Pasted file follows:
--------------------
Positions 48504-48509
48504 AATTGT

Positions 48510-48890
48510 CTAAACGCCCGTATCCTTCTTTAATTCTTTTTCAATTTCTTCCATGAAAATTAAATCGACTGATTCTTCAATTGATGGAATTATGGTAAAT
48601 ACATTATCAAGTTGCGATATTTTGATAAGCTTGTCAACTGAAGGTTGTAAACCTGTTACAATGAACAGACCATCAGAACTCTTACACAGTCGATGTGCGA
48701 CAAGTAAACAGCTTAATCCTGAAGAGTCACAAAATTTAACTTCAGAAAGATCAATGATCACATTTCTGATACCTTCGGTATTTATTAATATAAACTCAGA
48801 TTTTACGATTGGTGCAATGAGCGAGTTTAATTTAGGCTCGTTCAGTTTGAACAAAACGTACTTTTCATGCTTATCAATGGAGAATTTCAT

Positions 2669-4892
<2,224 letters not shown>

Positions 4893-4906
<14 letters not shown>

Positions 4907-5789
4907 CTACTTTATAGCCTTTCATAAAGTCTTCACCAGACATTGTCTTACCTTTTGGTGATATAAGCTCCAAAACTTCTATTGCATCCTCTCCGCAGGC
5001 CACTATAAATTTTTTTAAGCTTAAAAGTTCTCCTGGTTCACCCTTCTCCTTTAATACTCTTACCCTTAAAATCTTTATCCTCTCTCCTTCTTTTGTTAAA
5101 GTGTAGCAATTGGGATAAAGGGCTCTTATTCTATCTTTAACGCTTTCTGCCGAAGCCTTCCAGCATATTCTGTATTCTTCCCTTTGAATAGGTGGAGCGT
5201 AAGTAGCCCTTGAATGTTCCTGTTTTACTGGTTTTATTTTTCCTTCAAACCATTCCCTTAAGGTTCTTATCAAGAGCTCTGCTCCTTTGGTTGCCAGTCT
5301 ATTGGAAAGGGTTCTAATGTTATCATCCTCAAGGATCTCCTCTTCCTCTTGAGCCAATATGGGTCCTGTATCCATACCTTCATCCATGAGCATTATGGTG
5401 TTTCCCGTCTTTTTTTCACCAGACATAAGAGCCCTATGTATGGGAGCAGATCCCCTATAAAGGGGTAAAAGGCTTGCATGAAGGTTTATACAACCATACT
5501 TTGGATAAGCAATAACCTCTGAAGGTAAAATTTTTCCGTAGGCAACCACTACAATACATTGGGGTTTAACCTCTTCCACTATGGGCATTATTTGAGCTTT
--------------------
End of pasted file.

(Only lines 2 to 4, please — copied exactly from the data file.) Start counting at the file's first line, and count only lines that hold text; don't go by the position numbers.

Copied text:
48504 AATTGT

Positions 48510-48890
48510 CTAAACGCCCGTATCCTTCTTTAATTCTTTTTCAATTTCTTCCATGAAAATTAAATCGACTGATTCTTCAATTGATGGAATTATGGTAAAT